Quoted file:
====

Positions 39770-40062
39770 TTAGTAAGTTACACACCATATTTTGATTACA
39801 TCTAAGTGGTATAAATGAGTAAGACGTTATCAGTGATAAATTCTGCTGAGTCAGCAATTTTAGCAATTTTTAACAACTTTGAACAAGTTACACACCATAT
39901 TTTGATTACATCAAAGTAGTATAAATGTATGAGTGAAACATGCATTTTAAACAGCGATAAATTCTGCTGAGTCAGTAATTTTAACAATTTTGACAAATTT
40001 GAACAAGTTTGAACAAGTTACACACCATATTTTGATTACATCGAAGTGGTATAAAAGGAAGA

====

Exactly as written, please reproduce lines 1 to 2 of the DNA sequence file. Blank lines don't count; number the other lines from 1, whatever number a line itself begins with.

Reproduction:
Positions 39770-40062
39770 TTAGTAAGTTACACACCATATTTTGATTACA